"Interiors are minimally detailed. Finishes include honed and chiseled Pompeii stone, ash flooring, walnut millwork and white marble countertops. The interior is designed to allow views toward the woods and river to provide the primary visual experience."
Baron Gurney complemented the architecture with clean-lined furniture in flexible, carefully conceived arrangements. In the great room, the clients can comfortably lounge on the sectional near the TV when they’re home alone, but the adjacent sofa and swivel chairs accommodate guests when they entertain.Read More
“Using this kind of attention to detail totally changes your lifestyle,” says Gurney, who employed the app to find a “happy, fun and sunny” apple green accent color for a “funky” modular home designed for Bethesda clients by her husband, architect Robert Gurney. “It’s not only a modern home — it’s a modern way of living.”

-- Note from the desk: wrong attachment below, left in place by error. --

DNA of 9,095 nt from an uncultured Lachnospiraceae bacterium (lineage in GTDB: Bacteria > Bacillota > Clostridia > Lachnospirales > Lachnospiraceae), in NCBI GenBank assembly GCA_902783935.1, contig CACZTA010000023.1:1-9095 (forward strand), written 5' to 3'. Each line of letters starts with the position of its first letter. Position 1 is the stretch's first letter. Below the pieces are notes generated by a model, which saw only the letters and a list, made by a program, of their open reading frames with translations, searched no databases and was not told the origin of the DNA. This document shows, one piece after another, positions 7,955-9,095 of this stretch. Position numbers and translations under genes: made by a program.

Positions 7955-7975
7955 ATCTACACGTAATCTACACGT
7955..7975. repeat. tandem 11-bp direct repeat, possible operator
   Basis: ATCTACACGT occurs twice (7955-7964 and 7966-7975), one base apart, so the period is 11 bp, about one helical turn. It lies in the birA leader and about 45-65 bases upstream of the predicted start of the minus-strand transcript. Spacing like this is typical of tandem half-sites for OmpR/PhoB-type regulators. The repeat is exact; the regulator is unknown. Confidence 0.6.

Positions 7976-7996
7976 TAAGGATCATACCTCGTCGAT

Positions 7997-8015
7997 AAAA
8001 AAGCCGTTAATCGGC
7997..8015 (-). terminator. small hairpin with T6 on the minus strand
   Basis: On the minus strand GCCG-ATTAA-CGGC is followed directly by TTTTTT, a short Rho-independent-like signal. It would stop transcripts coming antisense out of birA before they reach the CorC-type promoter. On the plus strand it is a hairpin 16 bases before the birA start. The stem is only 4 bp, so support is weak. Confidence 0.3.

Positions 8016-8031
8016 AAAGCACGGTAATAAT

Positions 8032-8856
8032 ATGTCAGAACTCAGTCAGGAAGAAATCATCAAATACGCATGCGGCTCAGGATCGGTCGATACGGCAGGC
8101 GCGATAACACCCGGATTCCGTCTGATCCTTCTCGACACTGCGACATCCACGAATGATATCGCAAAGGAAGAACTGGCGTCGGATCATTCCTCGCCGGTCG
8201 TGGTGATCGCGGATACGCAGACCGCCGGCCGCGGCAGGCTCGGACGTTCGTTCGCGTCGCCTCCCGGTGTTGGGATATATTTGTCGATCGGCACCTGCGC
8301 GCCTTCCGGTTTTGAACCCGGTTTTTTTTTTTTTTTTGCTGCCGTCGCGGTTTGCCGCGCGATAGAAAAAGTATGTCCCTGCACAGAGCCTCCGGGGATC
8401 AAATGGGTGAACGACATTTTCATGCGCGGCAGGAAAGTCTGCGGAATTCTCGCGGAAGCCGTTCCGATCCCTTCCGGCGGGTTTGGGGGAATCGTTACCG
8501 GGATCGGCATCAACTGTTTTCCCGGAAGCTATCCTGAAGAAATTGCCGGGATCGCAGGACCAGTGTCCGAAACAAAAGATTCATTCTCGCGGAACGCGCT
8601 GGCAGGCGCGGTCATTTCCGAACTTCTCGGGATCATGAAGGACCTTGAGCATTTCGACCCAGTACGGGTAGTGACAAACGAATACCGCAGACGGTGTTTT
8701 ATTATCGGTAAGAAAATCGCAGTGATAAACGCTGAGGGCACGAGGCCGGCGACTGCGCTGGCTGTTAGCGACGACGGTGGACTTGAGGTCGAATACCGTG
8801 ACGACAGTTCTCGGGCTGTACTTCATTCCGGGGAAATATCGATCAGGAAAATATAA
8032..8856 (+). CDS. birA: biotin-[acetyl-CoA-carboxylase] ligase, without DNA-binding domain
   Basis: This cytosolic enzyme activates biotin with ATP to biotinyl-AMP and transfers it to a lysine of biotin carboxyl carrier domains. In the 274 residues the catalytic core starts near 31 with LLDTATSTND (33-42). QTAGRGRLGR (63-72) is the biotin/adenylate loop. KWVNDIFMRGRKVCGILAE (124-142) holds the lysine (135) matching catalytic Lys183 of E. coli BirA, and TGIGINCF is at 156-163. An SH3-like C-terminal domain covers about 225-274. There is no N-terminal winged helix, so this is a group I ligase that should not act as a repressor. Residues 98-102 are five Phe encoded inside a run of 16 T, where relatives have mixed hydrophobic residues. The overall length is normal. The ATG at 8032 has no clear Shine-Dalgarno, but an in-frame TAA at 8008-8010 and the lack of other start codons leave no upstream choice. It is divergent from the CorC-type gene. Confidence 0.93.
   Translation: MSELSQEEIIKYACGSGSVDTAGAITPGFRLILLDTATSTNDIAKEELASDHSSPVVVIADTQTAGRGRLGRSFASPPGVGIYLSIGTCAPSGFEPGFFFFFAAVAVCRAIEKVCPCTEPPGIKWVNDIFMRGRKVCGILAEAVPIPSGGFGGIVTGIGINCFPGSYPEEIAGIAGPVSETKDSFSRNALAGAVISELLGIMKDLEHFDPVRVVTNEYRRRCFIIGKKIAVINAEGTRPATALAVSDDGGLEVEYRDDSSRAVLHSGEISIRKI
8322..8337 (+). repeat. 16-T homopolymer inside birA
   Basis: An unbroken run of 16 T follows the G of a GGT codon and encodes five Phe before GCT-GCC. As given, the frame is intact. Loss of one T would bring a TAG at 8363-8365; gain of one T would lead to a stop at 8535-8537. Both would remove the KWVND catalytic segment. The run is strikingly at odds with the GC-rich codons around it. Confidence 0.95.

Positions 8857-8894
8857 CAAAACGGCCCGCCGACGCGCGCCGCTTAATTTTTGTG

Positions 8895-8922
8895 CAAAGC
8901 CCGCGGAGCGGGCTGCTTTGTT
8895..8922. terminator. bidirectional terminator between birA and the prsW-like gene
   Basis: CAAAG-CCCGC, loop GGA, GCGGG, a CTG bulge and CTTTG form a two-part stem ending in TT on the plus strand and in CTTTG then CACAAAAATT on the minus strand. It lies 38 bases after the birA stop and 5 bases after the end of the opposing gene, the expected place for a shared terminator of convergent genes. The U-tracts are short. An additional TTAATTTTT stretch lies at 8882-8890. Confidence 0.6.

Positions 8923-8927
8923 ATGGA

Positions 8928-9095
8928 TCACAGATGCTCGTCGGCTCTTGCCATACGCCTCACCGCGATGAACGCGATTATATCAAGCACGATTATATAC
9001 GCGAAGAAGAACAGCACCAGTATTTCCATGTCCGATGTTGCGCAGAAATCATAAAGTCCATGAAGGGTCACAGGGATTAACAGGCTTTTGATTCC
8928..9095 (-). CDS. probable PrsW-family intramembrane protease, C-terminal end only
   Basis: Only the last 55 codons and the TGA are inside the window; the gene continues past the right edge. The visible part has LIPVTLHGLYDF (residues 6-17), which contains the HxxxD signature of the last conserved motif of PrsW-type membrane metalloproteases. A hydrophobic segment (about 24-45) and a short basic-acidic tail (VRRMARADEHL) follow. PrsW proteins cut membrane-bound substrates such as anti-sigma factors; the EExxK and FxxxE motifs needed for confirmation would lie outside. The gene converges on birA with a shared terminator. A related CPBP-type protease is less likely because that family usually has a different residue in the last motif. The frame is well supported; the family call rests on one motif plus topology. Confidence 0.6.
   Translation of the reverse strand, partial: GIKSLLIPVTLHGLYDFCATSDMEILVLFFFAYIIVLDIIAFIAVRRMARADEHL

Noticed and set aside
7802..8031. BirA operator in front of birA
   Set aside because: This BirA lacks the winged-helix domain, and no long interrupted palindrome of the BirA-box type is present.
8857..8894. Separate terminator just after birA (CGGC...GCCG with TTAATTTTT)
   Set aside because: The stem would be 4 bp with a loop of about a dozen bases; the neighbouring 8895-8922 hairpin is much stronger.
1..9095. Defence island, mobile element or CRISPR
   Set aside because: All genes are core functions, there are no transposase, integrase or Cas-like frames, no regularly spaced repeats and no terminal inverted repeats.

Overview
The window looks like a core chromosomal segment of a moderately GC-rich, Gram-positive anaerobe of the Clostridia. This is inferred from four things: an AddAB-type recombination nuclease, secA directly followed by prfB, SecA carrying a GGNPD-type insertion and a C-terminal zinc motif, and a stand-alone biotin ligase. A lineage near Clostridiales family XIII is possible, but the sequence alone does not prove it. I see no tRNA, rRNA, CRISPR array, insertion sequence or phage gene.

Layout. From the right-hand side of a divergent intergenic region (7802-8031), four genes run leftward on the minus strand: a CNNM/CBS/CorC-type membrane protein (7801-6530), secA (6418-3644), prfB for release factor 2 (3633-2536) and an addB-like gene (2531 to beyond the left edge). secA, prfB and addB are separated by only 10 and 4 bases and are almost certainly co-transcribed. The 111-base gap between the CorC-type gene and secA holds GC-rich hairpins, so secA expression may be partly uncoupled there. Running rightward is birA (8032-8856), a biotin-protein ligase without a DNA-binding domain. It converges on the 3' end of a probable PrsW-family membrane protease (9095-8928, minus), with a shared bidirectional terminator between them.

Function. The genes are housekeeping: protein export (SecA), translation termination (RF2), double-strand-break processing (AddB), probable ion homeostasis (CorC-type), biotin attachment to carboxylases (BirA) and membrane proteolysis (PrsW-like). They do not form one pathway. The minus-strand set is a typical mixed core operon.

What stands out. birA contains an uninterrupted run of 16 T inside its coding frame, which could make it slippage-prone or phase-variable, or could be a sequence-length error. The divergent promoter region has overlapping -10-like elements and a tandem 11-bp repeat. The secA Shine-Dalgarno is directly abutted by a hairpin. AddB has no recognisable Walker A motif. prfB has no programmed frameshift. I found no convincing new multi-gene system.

Washington, DC-based architect Robert Gurney and interior designer Therese Baron Gurney, a husband-and-wife team, led to the design of a three-volume, 5,500-square-foot structure. The center volume houses an entrance hall and second-floor guest suites. It’s flanked on one side by the one-story main residence and on the other by a low-slung garage. Built at differing heights, the three wings appear to be separate but are actually joined by glass-enclosed connectors.
Members of the American Society of Interior Designers (ASID) Washington Metro Chapter gathered at the Washington Design Center on September 24 for their annual awards celebration. ASID members from other chapters and Home & Design staff judged the competition, and photos of the award-winning projects are shown.
Residential: Multiple Spaces:
Therese Baron Gurney, ASID, Baron Gurney Interiors. bm Modular One. Photography: Maxwell MacKenzie